We are still feeling the bizarre effects of the coronavirus and how it has affected livestock markets.
Meat shortages, price gouging by foreign-owned packers, sick workers, etc have all made national headlines.
For better or worse it has also sparked a movement of people who have taken a sudden interest in where their food is produced and who is making it.
A Facebook page called Shop Kansas Farms was made and quickly got over 100,000 members. We have people cold-calling our ranch looking to buy a quarter, a half, or even an entire animal.
This could potentially keep money locally spent, open up new markets, and lead to having a better-informed customer. These are all wonderful things, but there is another hiccup.
Once again, the consumer has changed faster than the supply chain can adjust.
There are many small, local abattoirs throughout rural America. Most have honestly made their living processing animals for farmers and ranchers.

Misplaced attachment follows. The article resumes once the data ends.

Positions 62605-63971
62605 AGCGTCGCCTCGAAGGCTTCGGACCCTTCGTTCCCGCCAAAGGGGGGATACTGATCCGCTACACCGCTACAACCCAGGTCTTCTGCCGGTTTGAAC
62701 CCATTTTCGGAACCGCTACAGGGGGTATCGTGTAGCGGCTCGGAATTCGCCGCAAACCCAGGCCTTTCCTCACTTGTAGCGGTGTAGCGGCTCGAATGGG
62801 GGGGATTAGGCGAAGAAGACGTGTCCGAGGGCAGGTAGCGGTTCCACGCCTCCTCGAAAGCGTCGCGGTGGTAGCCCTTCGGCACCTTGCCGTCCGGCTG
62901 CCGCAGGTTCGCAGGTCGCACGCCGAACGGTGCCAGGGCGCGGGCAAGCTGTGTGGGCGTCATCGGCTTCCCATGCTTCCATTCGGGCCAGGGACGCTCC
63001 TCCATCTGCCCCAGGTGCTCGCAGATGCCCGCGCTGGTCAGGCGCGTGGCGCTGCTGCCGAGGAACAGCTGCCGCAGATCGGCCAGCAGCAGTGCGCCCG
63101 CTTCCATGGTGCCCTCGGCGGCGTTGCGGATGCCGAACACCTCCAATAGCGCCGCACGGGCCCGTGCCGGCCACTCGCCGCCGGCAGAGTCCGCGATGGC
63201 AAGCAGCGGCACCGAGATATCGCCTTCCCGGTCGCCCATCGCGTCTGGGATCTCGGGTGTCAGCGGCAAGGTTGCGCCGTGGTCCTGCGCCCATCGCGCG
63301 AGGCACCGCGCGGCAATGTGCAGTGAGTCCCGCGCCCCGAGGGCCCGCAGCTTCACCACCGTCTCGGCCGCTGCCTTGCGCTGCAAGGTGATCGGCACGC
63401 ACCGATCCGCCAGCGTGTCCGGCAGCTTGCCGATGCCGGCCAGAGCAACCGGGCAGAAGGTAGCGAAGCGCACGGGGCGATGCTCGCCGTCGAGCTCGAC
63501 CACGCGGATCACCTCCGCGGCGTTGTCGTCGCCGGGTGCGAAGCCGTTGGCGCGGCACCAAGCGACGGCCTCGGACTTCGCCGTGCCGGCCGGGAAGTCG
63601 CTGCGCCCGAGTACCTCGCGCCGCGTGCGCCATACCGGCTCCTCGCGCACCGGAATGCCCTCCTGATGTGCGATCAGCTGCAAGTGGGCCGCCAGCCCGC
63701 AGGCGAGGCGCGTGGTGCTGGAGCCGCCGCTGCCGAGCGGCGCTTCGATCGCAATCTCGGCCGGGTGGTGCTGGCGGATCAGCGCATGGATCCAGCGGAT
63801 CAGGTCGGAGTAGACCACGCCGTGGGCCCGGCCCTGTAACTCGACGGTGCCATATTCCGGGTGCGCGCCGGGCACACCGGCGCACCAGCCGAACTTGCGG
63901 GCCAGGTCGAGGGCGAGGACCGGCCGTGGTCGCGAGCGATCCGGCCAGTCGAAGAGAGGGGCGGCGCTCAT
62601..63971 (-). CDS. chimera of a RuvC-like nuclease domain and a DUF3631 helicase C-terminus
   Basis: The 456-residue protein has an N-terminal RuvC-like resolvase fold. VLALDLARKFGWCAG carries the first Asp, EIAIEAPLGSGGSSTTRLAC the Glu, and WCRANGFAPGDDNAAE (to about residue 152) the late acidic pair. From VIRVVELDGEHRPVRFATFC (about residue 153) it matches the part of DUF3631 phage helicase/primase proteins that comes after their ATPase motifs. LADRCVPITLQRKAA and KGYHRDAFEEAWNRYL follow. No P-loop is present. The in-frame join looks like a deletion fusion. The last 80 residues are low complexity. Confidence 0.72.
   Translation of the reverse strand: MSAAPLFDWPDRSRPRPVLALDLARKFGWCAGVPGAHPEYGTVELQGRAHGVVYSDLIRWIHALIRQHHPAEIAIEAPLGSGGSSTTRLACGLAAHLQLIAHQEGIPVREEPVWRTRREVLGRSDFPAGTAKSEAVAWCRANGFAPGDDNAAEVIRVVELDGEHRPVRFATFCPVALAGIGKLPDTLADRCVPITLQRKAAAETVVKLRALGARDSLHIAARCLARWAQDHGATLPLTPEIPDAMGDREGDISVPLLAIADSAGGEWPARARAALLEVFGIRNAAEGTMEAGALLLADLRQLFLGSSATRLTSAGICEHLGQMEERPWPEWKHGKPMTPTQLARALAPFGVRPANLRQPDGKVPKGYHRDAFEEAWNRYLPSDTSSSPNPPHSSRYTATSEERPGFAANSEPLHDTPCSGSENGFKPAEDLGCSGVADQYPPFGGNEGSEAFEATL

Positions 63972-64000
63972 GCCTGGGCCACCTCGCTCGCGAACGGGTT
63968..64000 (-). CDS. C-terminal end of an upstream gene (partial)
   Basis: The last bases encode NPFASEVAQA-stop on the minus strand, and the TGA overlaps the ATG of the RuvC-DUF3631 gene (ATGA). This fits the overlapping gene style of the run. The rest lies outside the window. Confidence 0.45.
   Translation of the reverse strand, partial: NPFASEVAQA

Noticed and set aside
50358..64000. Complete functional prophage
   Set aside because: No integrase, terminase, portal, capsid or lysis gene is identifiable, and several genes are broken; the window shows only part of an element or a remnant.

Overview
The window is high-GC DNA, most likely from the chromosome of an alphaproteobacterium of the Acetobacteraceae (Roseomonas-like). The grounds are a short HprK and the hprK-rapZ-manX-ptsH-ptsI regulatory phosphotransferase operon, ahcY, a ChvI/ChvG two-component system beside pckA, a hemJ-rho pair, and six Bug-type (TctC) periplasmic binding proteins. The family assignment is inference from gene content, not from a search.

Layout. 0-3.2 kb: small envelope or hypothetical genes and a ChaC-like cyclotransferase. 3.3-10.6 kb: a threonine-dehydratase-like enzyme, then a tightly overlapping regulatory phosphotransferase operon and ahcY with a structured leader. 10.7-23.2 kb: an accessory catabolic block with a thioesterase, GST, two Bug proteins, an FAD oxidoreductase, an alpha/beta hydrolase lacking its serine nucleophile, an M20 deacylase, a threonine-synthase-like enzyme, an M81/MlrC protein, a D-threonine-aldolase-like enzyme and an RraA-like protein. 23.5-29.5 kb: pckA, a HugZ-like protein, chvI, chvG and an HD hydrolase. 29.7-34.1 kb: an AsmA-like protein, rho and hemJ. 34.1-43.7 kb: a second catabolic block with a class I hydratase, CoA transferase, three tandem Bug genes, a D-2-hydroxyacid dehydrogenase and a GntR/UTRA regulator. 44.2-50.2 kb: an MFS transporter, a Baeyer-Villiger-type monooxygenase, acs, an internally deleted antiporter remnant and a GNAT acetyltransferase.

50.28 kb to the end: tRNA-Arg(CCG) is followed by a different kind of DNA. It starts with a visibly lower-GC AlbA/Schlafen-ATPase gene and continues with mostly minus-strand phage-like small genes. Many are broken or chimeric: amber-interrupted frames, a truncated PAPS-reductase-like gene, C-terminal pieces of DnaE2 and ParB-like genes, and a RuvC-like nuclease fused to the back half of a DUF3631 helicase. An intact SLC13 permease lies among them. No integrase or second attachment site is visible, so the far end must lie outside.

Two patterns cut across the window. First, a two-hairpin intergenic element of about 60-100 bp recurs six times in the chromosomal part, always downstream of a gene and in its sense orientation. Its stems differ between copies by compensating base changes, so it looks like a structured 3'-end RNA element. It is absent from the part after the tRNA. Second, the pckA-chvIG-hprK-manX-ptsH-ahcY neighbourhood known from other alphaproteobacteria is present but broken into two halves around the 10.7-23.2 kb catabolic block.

This sudden rush has overwhelmed capacity. Our own abattoir called us a few weeks ago to get us booked in their next available opening – in late November.
I have heard that there is not an opening in Kansas in 2020 now to have an animal custom butchered.
Whether this new market will wait on us to build infrastructure or will return to their old buying habits is a question many people are asking themselves. Marketing plans need to be made.
I hope it is a glimmer of a return of self-reliance.
Our social safety (welfare state) is much less than the UK’s. But it’s amazing how soft and robotic our population has become through Covid-19.
There are things in our own spheres of influence, like what we can eat, that we can control. Empty grocery store shelves – even for a brief moment – shook people out of their trance.
On a related note, I have taken a renewed interest in mental strength during the outbreak. If you are a podcast listener, please listen to Jocko Welnick’s interview of Jonny Kim.
Kim is a self-described “average” guy who overcame incredible hardships as a child to become a US Navy Seal, a Harvard-educated medical doctor, and now an astronaut for Nasa. We need role models right now.
Daniel Mushrush is a Farmer Focus writer from Kansas. Read his biography.